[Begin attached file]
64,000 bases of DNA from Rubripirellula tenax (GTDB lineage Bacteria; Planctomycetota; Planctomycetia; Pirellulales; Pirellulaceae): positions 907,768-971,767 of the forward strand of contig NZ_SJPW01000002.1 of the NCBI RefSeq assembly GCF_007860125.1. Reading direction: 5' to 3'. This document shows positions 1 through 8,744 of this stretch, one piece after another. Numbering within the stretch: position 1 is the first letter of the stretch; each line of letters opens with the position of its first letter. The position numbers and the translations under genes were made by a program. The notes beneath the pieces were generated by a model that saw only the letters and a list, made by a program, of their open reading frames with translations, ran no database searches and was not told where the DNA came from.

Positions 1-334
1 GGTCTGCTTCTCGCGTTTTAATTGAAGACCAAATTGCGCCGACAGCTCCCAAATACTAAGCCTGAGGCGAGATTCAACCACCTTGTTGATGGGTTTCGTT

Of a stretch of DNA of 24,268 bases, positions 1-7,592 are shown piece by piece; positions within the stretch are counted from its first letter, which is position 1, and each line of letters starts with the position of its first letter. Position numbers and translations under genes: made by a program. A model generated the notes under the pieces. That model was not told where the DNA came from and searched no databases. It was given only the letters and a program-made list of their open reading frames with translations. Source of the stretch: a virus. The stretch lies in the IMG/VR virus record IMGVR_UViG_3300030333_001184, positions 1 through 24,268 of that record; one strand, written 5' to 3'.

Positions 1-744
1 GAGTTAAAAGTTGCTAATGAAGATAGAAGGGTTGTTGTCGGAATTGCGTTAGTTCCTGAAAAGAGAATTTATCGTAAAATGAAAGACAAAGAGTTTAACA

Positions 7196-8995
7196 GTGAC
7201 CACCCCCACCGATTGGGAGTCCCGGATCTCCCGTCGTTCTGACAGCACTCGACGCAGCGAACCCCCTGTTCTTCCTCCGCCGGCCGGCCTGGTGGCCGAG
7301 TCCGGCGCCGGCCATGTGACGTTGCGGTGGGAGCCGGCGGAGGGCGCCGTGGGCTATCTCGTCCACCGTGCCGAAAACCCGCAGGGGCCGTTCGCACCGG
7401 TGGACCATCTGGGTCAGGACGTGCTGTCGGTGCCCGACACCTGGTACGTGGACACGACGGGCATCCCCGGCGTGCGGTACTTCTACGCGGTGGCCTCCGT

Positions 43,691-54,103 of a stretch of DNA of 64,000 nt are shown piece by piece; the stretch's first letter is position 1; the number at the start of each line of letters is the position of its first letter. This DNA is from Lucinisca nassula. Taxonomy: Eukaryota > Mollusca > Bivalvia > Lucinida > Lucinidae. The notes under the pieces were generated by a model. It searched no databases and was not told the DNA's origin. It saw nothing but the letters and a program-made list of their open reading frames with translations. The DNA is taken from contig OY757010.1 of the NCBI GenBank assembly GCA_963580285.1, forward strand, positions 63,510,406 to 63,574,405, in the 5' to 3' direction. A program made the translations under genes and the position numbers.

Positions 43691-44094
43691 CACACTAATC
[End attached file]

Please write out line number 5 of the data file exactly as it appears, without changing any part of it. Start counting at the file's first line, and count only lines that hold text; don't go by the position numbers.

Positions 1-744